An anechoic chamber (Figure 1) is a specially constructed, electromagnetically wave-free room for evaluating electronic devices. The word “anechoic” refers to something that does not refract sound. The compliance testing rooms are used for just that. Carbon-based absorbing materials (Figure 2) and ferrite tiles are used to line the walls of anechoic rooms, which completely suppresses electromagnetic radiation and reflection. Engineers can conduct precise tests on electrical components like radar systems, antennas, sensors, and more when they are shielded from outside interference. There is a wide variety of tests and measurements that can be performed in an anechoic chamber that are typically only available in certification laboratories, such as thermal noise and military specification tests.
Electronic Device Certification Requirements
RF and anechoic chamber testing is frequently required by both carriers and regulators. It is the responsibility of the manufacturer of any technological device, wireless or wired, to ensure that it complies with applicable laws and rules. Almost all goods will also have to conform to government standards for unintended emissions. In order to achieve certification or to fill out a Declaration of Conformity, devices are tested in an anechoic or semi-anechoic room at a certification laboratory. However, other calibrated rooms may be acceptable in place of the specified Open Area Test Site (OATS) in some cases. Because of the controlled atmosphere that anechoic chambers provide, they are preferable to OATS sites in these cases.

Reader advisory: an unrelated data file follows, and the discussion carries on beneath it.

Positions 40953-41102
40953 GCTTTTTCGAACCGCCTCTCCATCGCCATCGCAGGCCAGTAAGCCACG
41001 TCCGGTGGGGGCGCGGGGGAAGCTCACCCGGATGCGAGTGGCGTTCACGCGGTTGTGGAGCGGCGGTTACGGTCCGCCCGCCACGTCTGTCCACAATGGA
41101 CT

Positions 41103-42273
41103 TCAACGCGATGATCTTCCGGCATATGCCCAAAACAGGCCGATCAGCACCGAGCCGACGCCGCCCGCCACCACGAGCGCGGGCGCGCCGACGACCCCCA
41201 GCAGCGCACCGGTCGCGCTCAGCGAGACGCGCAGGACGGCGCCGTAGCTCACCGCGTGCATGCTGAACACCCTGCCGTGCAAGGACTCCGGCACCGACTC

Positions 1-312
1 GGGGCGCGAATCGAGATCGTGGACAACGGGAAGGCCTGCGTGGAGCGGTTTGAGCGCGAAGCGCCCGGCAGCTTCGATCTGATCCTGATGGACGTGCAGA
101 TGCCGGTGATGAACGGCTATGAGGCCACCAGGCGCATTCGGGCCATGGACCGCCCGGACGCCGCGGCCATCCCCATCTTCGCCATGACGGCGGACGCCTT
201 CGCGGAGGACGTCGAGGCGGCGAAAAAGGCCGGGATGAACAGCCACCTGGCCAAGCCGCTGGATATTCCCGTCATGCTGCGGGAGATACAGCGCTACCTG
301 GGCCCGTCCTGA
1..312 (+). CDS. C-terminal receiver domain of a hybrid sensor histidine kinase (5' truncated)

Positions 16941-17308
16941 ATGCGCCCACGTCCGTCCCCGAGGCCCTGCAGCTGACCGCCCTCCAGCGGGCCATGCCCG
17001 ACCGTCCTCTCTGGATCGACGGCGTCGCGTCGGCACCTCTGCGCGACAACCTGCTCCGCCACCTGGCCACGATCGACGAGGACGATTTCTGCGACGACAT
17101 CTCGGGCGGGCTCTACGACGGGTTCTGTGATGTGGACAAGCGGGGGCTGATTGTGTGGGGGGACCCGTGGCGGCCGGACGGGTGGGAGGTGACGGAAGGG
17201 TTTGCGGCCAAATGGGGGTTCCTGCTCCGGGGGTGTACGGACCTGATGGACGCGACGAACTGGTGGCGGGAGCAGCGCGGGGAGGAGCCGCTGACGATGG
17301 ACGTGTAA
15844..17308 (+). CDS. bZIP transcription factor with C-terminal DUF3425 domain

Unless exempt, the United States’ Federal Communications Commission (FCC) mandates all products with a 9kHz or higher clock to comply with FCC Part 15B. (Title 47, part 15.05 Digital Device, 15.101). Additional radio-based testing is required if the product contains a transmitter due to the spectrum the device works in and other factors associated with the product type.
A object must bear the CE mark in order to be sold in European markets. Unintentional emissions, spectrum efficiency, and immunity standards can be found in the EMC directive or Radio Equipment Directive (RED) that is part of the specifications.
What Is an Anechoic Chamber Used For?
Anechoic chambers provide a noise-free, controlled atmosphere for the testing of electronic components. Anechoic chambers are used for a variety of important experiments, including:
- RF/Antenna Performance Testing: RF/antenna performance testing is a crucial procedure carried out in an anechoic room. Certification is directly tied to the results of the assessment of RF performance. Transmitter performance can be measured in an anechoic laboratory, allowing engineers to determine whether or not antenna circuit matching or an antenna swap is necessary. Unlicensed bands like LoRa®, Wi-Fi, GPS, and BLUETOOTH®, as well as licensed bands like cellular, are all enabled for RF testing and RF performance of devices.